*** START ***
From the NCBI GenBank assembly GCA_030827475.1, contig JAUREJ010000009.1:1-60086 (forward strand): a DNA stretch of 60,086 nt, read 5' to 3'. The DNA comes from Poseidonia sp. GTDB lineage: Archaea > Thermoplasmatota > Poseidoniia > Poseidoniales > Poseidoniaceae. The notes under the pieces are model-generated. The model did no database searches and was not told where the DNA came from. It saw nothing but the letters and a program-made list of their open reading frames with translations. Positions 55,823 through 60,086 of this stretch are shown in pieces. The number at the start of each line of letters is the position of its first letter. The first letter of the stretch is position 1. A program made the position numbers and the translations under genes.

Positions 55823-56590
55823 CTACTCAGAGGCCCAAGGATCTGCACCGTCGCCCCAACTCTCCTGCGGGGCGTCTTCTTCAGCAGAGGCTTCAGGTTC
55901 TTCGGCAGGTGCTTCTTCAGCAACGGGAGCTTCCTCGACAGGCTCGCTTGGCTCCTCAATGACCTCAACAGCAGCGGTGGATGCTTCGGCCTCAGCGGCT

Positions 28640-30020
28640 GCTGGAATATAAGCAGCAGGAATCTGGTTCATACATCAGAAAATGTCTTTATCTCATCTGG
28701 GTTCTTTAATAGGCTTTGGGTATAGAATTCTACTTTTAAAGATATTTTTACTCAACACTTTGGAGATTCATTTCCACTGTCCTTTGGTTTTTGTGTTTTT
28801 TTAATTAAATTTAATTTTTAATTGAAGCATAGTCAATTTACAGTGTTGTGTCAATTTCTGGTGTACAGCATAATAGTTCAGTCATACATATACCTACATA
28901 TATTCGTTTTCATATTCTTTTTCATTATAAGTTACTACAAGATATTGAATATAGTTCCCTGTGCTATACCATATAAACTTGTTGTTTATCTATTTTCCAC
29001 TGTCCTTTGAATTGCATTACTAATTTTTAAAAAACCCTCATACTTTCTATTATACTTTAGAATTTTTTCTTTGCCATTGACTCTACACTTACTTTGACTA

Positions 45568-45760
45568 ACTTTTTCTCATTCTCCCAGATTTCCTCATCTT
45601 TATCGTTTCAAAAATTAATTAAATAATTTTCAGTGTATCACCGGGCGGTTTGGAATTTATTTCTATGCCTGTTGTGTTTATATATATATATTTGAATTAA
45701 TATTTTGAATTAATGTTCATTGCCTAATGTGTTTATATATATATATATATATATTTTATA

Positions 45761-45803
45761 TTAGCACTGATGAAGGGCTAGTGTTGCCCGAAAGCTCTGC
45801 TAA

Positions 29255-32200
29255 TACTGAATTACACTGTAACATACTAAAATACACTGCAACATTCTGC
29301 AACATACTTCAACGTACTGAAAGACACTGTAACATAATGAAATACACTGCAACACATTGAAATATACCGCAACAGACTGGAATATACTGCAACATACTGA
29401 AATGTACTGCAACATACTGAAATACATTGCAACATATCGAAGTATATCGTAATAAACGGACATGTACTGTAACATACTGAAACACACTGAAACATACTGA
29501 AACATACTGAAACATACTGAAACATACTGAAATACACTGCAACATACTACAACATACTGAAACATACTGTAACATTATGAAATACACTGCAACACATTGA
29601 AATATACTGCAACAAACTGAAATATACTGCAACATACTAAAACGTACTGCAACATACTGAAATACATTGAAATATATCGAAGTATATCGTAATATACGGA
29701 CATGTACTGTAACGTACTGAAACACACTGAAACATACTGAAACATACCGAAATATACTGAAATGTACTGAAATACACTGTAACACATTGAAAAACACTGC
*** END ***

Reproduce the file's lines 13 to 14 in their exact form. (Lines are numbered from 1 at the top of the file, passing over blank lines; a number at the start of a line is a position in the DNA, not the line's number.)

45601 TATCGTTTCAAAAATTAATTAAATAATTTTCAGTGTATCACCGGGCGGTTTGGAATTTATTTCTATGCCTGTTGTGTTTATATATATATATTTGAATTAA
45701 TATTTTGAATTAATGTTCATTGCCTAATGTGTTTATATATATATATATATATATTTTATA